Life on the edge and at the centre, in Orkney and Oxfordshire.
Orkney is inset on Speed’s map of Scotland; amongst the bunched up islands he shows Mainland as ‘Pomonia’ (Pomona) following a 16th century mistranslation from Latin. The mistake is repeated by Greenvile Collins, royal hydrographer, who made it to Orkney in his second, northbound survey of the sea-coast from the Thames “Describing all the harbours, rivers, bays, roads, rocks, sands, buoys, beacons, sea-marks, depths of water, latitude, bearings and distances from place to place, the setting and flowing of tydes, with directions for the knowing of any place; and how to harbour a ship in the same with safety”. His work took seven years and getting to Orkney meant crossing “a Channel, called Pentland-Frith, where is the strongest Tyde in all the Coast of Great Britain.”
John Fraser came from Wick in Caithness, less than 40 miles across that dangerous stretch of water, and one of the many Scottish items in his collection is the carefully exact “observes” of John Brand (1668?-1738): A brief description of Orkney, Zetland, Pightland-Firth & Caithness, wherein, After a short journal of the Author’s voyage thither, These Northern Places are first more Generally Described, Then a Particular View is given of the several Isles thereto belonging; Together with an Account of what is most Rare and Remarkable therein: with the Author’s Observes thereupon (1701). Brand persists in mentioning “Pomona or the Mainland”, on which Stromness is praised as having “the best harbour in Orkney”.
The Muir collection has Kenneth Muir’s copy of George Mackay Brown’s 11th century tale Vinland, and, appropriately, work by another Orcadian poet, and mentor to Brown, Edwin Muir (1887-1959) from his First poems (1925) to The voyage and other poems (1946). Muir, like Orkney-born poet David Vedder (1790-1854), left for Scotland in childhood but Stromness (Viking Hamnavoe, ‘safe harbour’) provided a lifetime mooring for George Mackay Brown (1921-1996).
Folk in Oxfordshire still refer to themselves in Latin – Oxon is the only Latin county abbreviation. Speed’s map of the county is covered with trees and hills and churches, and a plan of Oxford in which he reckons “both heaven and earth accorded to make the inhabitants healthful and happy”. Their new library probably helped: Thomas Bodley refounded his library in 1602, and the building was being expanded (1610-1612) to accommodate all the new books just as Speed’s Theatre was being published. Another famous library spent 50 years at the eastern edge of the county, in the rectory at Chinnor. Via a succession of sales and inheritances, the books of the late Isaac Newton (1642-1727) arrived at Chinnor around 1728, and left around 1778, having acquired the bookplates of two rectors: “Revd Carol(u)s Huggins, Rector Chinner in Com. Oxon.” and his nephew-in-law, James Musgrave “Philosophemur”. Sometimes one pasted over the other, as is the case in Special Collections.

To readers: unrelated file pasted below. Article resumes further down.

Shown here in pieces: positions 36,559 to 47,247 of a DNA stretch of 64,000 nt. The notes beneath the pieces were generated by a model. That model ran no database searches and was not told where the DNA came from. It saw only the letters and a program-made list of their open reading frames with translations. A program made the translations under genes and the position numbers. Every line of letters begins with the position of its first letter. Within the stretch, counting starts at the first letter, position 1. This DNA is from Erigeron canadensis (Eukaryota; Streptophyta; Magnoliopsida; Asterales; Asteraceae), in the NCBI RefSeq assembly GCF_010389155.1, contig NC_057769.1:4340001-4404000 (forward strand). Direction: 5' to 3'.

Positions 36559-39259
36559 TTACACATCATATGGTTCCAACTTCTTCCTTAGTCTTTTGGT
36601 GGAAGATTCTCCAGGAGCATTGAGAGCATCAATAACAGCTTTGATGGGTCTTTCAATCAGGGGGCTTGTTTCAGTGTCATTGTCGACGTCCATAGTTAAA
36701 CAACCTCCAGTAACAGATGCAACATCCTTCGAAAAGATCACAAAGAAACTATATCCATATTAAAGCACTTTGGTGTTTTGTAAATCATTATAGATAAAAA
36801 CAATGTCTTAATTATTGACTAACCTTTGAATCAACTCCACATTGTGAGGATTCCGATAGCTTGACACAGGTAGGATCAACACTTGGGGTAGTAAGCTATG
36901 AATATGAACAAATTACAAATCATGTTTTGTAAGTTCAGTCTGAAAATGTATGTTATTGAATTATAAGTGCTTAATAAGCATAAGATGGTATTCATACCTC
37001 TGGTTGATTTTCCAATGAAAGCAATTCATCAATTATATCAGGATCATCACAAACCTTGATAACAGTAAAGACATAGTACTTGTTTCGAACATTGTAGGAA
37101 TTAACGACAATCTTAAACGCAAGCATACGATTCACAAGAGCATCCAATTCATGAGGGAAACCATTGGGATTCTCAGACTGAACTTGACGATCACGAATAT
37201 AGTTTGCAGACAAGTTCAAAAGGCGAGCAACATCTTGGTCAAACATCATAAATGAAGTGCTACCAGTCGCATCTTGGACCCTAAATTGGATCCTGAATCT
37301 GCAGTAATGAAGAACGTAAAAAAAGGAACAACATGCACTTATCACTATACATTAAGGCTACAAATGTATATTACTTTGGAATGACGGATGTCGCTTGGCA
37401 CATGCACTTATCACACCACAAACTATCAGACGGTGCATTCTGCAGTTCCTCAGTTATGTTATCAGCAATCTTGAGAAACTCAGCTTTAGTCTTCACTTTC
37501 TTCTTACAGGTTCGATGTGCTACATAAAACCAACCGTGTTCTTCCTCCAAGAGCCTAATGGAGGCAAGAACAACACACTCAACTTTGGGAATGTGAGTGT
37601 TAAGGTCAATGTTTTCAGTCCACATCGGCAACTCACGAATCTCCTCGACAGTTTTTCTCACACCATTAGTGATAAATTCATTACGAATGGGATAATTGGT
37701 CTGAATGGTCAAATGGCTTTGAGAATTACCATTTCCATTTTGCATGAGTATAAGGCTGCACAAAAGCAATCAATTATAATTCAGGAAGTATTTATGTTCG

At Banbury in the north you could almost build a library just from the publications of John Golby Rusher (1784-1877) chapbook and children’s publisher of the 1820s to 1840s. Rambles down the western edge of the county would take you into the Cotswolds, to explore the Highways and byways with Herbert A. Evans (1916) or you could study the natural history of Oxfordshire and beyond with the help of Robert Plot (1677) and Richard Walker’s The flora of Oxfordshire and its contiguous counties (1833).
Special Collections classmarks of items cited:
- Greenville Collins (active 1679-1693), Great Britain’s coasting pilot. The first part. Being a new and exact survey of the sea-coast of England, from the … Thames to the westward, with the islands of Scilly, and from thence to Carlile…. The second part. Being a … survey of the sea-coast of England and Scotland, from the … Thames to the northwards, with the islands of Orkney and Shetland (1693): SPEC Q2.13/oversize
- John Brand (1668?-1738), A brief description of Orkney, Zetland, Pightland-Firth & Caithness, wherein, After a short journal of the Author’s voyage thither, These Northern Places are first more Generally Described, Then a Particular View is given of the several Isles thereto belonging; Together with an Account of what is most Rare and Remarkable therein: with the Author’s Observes thereupon (1701): SPEC Fraser 1699
- George Mackay Brown, Vinland (John Murray, 1992): SPEC Muir E.88
- Edwin Muir (1887-1959), First Poems (1925), Chorus of the newly dead (1926), Variations on a time theme (1934), Journeys and places (1937), The narrow place (1943), The voyage and other poems (1946): SPEC Muir 217-222
- David Vedder (1790-1854), Orcadian sketches; legendary and lyrical pieces (1832): SPEC Y83.3.735
- Catalogi librorum manuscriptorum Angliæ et Hiberniæ: in unum collecti, cum indice alphabetico (Oxoniae: e Theatro Sheldoniano, 1697): SPEC Y69.5.50*. From the library of Isaac Newton, with a page of notes by him.
- Battledores. Printed by J.G. Rusher (1815?): JUV.191:1-6; chapbooks Oldham 34-37; JUV 143:2,5
- Herbert A. Evans, Highways and byways in Oxford and the Cotswolds; with illustrations by Frederick L. Griggs (1916): SPEC S/DA670.C83.E91
- Robert Plot, The natural history of Oxfordshire (1677): SPEC Y67.5.17
- Richard Walker (1790 or 1791-1870), The flora of Oxfordshire and its contiguous counties, (comprising the flowering plants only;) arranged in easy and familiar language, according to the Linnaean and natural systems; preceded by, An introduction to botany, with illustrative plates (1833): SPEC Y83.3.431